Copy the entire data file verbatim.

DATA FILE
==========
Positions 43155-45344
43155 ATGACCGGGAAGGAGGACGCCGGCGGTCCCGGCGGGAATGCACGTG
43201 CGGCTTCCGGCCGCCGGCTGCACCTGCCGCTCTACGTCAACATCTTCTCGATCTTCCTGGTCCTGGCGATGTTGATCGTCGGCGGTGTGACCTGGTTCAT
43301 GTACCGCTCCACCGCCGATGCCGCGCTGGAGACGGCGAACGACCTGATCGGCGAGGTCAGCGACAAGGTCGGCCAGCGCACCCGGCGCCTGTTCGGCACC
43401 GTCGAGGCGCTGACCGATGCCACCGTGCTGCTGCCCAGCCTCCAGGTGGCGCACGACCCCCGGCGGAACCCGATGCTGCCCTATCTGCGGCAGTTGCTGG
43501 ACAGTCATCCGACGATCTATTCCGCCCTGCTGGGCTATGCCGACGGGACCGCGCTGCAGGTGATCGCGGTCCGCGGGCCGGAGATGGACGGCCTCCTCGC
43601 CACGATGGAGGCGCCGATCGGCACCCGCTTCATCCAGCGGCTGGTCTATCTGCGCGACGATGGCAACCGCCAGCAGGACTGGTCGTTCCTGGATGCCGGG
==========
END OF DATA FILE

Positions 43155-45344
43155 ATGACCGGGAAGGAGGACGCCGGCGGTCCCGGCGGGAATGCACGTG
43201 CGGCTTCCGGCCGCCGGCTGCACCTGCCGCTCTACGTCAACATCTTCTCGATCTTCCTGGTCCTGGCGATGTTGATCGTCGGCGGTGTGACCTGGTTCAT
43301 GTACCGCTCCACCGCCGATGCCGCGCTGGAGACGGCGAACGACCTGATCGGCGAGGTCAGCGACAAGGTCGGCCAGCGCACCCGGCGCCTGTTCGGCACC
43401 GTCGAGGCGCTGACCGATGCCACCGTGCTGCTGCCCAGCCTCCAGGTGGCGCACGACCCCCGGCGGAACCCGATGCTGCCCTATCTGCGGCAGTTGCTGG
43501 ACAGTCATCCGACGATCTATTCCGCCCTGCTGGGCTATGCCGACGGGACCGCGCTGCAGGTGATCGCGGTCCGCGGGCCGGAGATGGACGGCCTCCTCGC
43601 CACGATGGAGGCGCCGATCGGCACCCGCTTCATCCAGCGGCTGGTCTATCTGCGCGACGATGGCAACCGCCAGCAGGACTGGTCGTTCCTGGATGCCGGG